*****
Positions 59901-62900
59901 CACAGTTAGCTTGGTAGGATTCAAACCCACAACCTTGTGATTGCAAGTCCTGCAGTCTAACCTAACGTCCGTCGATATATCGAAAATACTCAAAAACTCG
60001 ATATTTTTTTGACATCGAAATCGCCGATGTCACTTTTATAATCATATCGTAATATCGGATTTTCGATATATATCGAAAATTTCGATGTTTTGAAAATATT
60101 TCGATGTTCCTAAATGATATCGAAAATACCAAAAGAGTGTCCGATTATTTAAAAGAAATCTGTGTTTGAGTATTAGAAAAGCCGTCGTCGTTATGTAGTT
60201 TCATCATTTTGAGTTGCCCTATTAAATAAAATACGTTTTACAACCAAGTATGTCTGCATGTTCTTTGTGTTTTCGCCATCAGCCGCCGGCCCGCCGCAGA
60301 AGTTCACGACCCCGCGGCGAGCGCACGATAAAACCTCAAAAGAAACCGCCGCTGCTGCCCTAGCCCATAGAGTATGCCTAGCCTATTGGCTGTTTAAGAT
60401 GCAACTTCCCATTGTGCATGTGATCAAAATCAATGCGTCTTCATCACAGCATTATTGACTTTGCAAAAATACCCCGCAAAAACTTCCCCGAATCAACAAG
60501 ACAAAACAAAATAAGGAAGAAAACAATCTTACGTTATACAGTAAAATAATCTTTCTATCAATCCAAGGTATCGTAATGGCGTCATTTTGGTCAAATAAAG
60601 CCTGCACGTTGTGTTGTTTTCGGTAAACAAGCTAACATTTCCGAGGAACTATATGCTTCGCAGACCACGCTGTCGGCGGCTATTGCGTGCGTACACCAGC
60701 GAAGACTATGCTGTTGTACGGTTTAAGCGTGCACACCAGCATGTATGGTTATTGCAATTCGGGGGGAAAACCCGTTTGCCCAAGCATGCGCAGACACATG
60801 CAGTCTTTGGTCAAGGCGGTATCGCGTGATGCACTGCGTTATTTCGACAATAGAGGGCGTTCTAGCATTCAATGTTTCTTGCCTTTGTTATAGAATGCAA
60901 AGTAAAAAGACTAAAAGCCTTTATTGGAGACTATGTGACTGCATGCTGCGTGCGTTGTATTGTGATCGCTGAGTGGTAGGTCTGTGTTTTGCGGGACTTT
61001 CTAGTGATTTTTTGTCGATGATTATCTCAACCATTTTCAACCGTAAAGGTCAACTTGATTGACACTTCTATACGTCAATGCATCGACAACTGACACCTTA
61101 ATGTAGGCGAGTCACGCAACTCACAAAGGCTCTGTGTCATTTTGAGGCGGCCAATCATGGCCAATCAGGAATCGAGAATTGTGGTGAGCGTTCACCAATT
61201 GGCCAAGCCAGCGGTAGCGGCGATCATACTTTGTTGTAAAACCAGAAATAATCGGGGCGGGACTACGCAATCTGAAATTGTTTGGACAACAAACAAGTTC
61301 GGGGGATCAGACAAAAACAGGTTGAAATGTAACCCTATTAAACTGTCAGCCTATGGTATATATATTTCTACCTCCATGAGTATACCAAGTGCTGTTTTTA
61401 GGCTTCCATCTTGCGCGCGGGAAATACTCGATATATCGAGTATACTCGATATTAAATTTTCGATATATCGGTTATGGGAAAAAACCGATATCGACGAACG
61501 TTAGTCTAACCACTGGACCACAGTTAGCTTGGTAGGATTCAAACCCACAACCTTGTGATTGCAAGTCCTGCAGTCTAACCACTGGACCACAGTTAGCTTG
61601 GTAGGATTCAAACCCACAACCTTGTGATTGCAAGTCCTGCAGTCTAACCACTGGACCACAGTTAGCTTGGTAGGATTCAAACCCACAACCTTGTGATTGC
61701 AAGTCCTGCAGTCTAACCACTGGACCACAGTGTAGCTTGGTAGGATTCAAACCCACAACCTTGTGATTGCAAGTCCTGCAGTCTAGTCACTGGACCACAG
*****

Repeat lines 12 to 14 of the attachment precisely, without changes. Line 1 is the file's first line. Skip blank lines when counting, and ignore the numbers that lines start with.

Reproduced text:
60901 AGTAAAAAGACTAAAAGCCTTTATTGGAGACTATGTGACTGCATGCTGCGTGCGTTGTATTGTGATCGCTGAGTGGTAGGTCTGTGTTTTGCGGGACTTT
61001 CTAGTGATTTTTTGTCGATGATTATCTCAACCATTTTCAACCGTAAAGGTCAACTTGATTGACACTTCTATACGTCAATGCATCGACAACTGACACCTTA
61101 ATGTAGGCGAGTCACGCAACTCACAAAGGCTCTGTGTCATTTTGAGGCGGCCAATCATGGCCAATCAGGAATCGAGAATTGTGGTGAGCGTTCACCAATT